Baroness Warnock gives lecture on education for children with special needs
Baroness Warnock captured the minds of a capacity crowd with her recent public lecture 'the ideal of inclusion' held at the University of Reading's Madejski Lecture Theatre. Organised by the University's Institute of Education who, with support from the Teacher Development Agency (TDA) are running an 18 month project focusing on Special Educational Needs (SEN), the free lecture focused on Baroness Warnock's 1978 Report that radically changed the thinking behind this important and often contentious form of learning.
(Media-Newswire.com) - Baroness Warnock captured the minds of a capacity crowd with her recent public lecture 'the ideal of inclusion' held at the University of Reading's Madejski Lecture Theatre.
Organised by the University's Institute of Education who, with support from the Teacher Development Agency ( TDA ) are running an 18 month project focusing on Special Educational Needs ( SEN ), the free lecture focused on Baroness Warnock's 1978 Report that radically changed the thinking behind this important and often contentious form of learning.
Under the 1944 Education Act, children with special educational needs were categorised by their disabilities defined in medical terms. Many children were considered to be "uneducable" and pupils were labelled into categories such as "maladjusted" or "educationally sub-normal" and given "special educational treatment" in separate schools.
Baroness Warnock's report introduced the idea of SEN and an inclusive approach, based on common educational goals, for all children regardless of their abilities or disabilities: namely independence, enjoyment, and understanding.
Professor Andy Goodwyn, Head of the University's Institute of Education said: "We are honoured and extremely grateful to Baroness Warnock for presenting such an entertaining and informative lecture. This is just one of many events we are holding for this important project, which aims to highlight and discuss the vital issues surrounding the education of children with special needs."
As part of the Institute's focus on SEN, Professor Tony Charman will present a lecture about autism on 3 March 2009, and then on 19 November 2009 Professor Maggie Snowling will speak on dyslexia. Both are internationally well respected experts in their field.
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Notes for Editors:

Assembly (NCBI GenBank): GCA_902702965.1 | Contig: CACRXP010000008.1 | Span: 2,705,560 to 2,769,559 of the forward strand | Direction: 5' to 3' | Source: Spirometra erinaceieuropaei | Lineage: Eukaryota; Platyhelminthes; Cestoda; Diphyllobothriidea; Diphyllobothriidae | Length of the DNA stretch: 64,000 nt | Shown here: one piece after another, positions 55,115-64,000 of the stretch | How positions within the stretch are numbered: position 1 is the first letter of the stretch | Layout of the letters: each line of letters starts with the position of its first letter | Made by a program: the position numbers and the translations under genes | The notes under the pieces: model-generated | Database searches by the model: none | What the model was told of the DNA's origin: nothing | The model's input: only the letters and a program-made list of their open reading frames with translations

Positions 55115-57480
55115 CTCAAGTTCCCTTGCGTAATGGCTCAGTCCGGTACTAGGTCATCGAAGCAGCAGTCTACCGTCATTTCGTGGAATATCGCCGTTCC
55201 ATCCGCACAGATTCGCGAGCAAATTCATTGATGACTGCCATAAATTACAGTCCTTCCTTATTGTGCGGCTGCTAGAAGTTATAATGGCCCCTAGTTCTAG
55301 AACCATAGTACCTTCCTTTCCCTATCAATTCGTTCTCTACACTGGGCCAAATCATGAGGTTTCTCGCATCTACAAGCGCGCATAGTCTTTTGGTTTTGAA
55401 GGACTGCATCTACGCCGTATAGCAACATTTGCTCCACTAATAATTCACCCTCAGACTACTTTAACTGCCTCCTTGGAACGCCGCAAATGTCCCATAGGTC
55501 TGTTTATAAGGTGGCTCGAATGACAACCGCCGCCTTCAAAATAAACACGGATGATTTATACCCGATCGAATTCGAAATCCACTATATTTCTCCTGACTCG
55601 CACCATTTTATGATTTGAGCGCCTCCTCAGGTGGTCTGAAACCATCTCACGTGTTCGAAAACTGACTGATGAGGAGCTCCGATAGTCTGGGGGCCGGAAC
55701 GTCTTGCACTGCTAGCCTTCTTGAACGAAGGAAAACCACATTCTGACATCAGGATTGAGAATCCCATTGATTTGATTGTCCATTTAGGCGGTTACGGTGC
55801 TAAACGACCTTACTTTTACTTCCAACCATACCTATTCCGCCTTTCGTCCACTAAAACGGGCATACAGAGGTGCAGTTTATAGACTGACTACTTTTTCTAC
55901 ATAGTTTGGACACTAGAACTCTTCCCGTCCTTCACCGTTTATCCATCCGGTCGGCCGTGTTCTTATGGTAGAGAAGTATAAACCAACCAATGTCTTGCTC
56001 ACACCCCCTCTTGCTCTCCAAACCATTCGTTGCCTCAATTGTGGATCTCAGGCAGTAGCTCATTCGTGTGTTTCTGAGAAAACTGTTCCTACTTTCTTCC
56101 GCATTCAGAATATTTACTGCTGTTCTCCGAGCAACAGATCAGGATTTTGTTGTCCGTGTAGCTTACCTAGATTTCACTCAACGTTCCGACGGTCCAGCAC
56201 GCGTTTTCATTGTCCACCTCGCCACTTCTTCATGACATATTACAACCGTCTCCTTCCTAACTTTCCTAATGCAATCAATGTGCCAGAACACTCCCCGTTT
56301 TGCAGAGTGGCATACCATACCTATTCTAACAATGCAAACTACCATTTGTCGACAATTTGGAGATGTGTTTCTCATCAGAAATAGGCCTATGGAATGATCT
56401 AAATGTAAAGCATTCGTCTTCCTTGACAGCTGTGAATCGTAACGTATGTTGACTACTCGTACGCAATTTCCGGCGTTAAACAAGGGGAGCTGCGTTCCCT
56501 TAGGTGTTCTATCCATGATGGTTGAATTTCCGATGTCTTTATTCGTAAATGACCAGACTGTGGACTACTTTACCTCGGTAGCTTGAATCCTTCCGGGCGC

Baroness Warnock is a British philosopher of morality, education and mind and writer on existentialism.
Mary Warnock was educated at St Swithun's School, Winchester and Lady Margaret Hall, Oxford ( LMH ), Oxford. She was made an Honorary Fellow of LMH in 1984.
From 1949 to 1966, she was a Fellow and tutor in philosophy at St Hugh's College, Oxford. Then, from 1966 to 1972 she was Headmistress at the Oxford High School for girls. She was Talbot Research Fellow at Lady Margaret Hall ( 1972–1976 ).
From 1976–84, she was a Senior Research Fellow at St Hugh's College, and was made an Honorary Fellow of the College in 1985. She then became Mistress of Girton College, Cambridge ( 1986–89 ). In 2000 Baroness Warnock was a visiting professor of rhetoric at Gresham College, London.
Baroness Warnock was a member of the Independent Broadcasting Authority ( IBA ) from 1973 to 1981. She was chair of UK committee of inquiry into special education ( 1974–78 ). From 1979 to 1985, she advised the UK committee on animal experiments and from 1982 to 1984 she chaired an inquiry into human fertilisation. She was created a life peer in 1985 as Baroness Warnock, of Weeke in the City of Winchester
Institute of Education
The University of Reading's Institute of Educationis a major provider of teachers nationally and regionally, offering PGCE Secondary and Primary, BA ( Ed ) and the Graduate Teacher Programmes ( GTP ). The secondary programme and the primary programme have both received the top Ofsted grades in 2006/7 and the Institute is now a category 'A' provider for all our courses. The employment rates of our graduates are the highest in the University and the best in the country of any initial teacher training provider.
Undergraduate courses include the unique Theatre Arts and Deaf Studies BA, nationally recognised as outstanding. The Institute has recently become a major provider for Early Years Professional status.
Areas of research strength include school improvement; inclusion and special educational needs; language assessment and measurement; historical and comparative aspects of education and science education as well as a varied community of international students taking short courses, Masters and PhD programmes.
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